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Swiftech | MCX462-V HSF

Swiftech is also well known for its mounting tension springs. Loosening the screws holding the prong socket tabs pulls the heatsink is onto the core of the processor. Now, you really can’t go too wrong at this point. Once the heatsink is installed you loosen each screw a little on each side. Once the head of the screw passes the prong tab, you’re done. It is recommended that you install the fan last, especially if using a larger 92mm fan; this will make the task of installing the heatsink much easier.

From previous version of the MCX series, installing the fan was quite easy, but I later found that the mounting holes used to attach the fan to the heatsink could be stripped. This time Swiftech is using something a bit more ingenious with pushpins, typically found on video card heatsinks. This makes installing the fan a snap, no tools required.

With the packaging for the MCX462-V heatsink are fan mounts that allow using either 92mm or 80mm fans. I found this to be a great addition to the product simply because most heatsinks don’t give you such options.

Each mount installs at the corner of the heatsink via a Philips screw that is easily usable. Simply remove the screw and set either the 92mm or 80mm mounts in place and place the screw back in. The difference between the two sets of mounts is that one leans out farther, for the 92mm fans, and one leans in, for the 80mm fans.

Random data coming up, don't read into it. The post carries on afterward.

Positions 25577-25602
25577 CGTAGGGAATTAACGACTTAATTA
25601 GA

Oh, that Swiftech Copper!

As mentioned earlier, Swiftech uses high grade copper, and doesn’t stint on the thickness. The base is a full ½” thick to allow for the best possible heat dissipation, critical  for current high demand processors. Note the workmanship–copper lapped to 0.0003 and polished to near-mirror finish.

Notice that we mentioned “near-mirror” finish. A true mirror finish does not allow thermal compound to adhere to the copper. In other words, the pressure of the heatsink would push out any thermal compound, rendering it useless. This is why you see pores on the surfaces of heatsinks.

The image above also illustrates a sticker that makes me wonder: have people really been installing these heatsinks incorrectly? Pin side down? Yikes!




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